Ad Executives Accused of Bilking the Government
Not even the government’s war on drugs is immune from the scandals gripping corporate America. The Associated Press reported yesterday that the government is charging two ad industry executives with conspiracy for supposedly overcharging the government for an anti-drug campaign.
The Ogilvy & Mather advertising agency was hired in 1998 by the Office of the National Drug Control Policy, part of the Executive Office of the President, to oversee a print and broadcast campaign on the dangers of drugs, designed to discourage drug use among young people. The campaign concluded last week.
Thomas Early, 48, director of finance at Ogilvy's New York office, and Shona Seifert, who once directed Ogilvy's $684 million contract with the government, were accused Tuesday in a federal indictment with directing employees to exaggerate their work on the project when they filled out time sheets, the Associated Press reported. Seifert left the agency two years ago and is now president of TBWA/Chiat/Day, New York. She said Tuesday: "Neither with respect to the indictment announced by the U.S. attorney's office nor at any other time in my life have I ever committed any criminal misdeed of any nature."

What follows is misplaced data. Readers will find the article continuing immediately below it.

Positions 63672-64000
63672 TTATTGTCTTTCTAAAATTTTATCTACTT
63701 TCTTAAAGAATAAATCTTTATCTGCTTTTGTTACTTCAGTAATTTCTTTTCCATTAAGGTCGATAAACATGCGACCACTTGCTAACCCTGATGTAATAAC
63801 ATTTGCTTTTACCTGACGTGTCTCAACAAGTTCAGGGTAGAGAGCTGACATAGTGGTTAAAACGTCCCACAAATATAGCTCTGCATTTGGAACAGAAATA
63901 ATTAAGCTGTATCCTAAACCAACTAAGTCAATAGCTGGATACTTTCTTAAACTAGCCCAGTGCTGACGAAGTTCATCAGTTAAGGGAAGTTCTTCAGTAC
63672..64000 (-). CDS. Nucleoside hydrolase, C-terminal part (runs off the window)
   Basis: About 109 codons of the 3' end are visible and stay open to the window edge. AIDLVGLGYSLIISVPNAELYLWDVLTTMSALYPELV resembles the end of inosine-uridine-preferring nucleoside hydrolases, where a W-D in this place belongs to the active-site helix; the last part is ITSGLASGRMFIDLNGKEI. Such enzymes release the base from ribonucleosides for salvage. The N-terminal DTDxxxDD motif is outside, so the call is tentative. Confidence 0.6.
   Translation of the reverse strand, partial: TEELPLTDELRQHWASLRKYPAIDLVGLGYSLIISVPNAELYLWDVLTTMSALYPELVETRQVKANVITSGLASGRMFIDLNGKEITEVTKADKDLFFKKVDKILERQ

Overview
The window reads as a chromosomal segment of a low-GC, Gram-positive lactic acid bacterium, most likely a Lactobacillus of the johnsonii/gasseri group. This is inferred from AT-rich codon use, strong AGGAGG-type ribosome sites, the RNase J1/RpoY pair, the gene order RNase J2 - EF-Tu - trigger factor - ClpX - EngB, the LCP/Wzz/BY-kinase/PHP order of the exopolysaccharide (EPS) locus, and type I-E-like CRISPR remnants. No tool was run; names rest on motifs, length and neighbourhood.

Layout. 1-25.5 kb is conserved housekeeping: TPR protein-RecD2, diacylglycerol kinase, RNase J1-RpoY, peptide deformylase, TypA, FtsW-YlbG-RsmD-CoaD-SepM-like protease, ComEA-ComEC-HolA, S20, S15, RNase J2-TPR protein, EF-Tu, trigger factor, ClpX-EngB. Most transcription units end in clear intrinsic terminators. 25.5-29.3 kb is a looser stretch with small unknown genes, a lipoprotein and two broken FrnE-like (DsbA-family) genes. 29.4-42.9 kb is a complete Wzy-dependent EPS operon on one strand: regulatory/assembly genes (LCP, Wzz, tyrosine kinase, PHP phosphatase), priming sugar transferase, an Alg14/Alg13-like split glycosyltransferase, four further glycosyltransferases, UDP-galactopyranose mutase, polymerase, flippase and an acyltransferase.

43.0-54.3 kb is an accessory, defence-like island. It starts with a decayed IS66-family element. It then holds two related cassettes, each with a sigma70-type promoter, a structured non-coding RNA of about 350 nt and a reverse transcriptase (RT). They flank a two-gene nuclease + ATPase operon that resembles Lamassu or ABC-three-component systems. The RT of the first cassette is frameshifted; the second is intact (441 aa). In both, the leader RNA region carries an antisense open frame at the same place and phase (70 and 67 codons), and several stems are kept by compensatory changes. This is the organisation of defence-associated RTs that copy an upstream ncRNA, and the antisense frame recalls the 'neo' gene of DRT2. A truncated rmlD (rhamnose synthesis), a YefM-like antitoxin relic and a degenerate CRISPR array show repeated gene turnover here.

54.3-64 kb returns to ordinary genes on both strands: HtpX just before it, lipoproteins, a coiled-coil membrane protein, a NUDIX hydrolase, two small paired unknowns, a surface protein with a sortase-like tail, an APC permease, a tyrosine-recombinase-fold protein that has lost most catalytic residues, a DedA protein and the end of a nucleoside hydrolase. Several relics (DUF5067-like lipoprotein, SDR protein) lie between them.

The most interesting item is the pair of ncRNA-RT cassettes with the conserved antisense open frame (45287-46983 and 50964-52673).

Early resigned from Ogilvy to "devote his full energies to obtaining a full vindication in this matter," the company said, and AP reported. Early and Seifert both pleaded innocent yesterday in Manhattan federal court and were each freed on $500,000 bonds, after both posted $25,000 in collateral. They are due back in court for a pre-trial hearing on Feb. 13. If convicted, they both could face up to five years in prison for each of the 11 counts contained in the indictment as well as millions of dollars in fines, the AP reported.
Ogilvy, which was not charged, said it was unprepared for complex and unique federal recordkeeping rules but changed its procedures when it realized it was not meeting federal requirements.
The agency said the government was not billed after the summer of 2000 when its internal recordkeeping system was modified, leading to the discovery of billing mistakes. The government was compensated for the mistakes in a civil suit.
In a statement, the agency said its new system was certified by both outside auditors and government auditors and the agency "instituted the most rigorous accounting compliance program in our industry."
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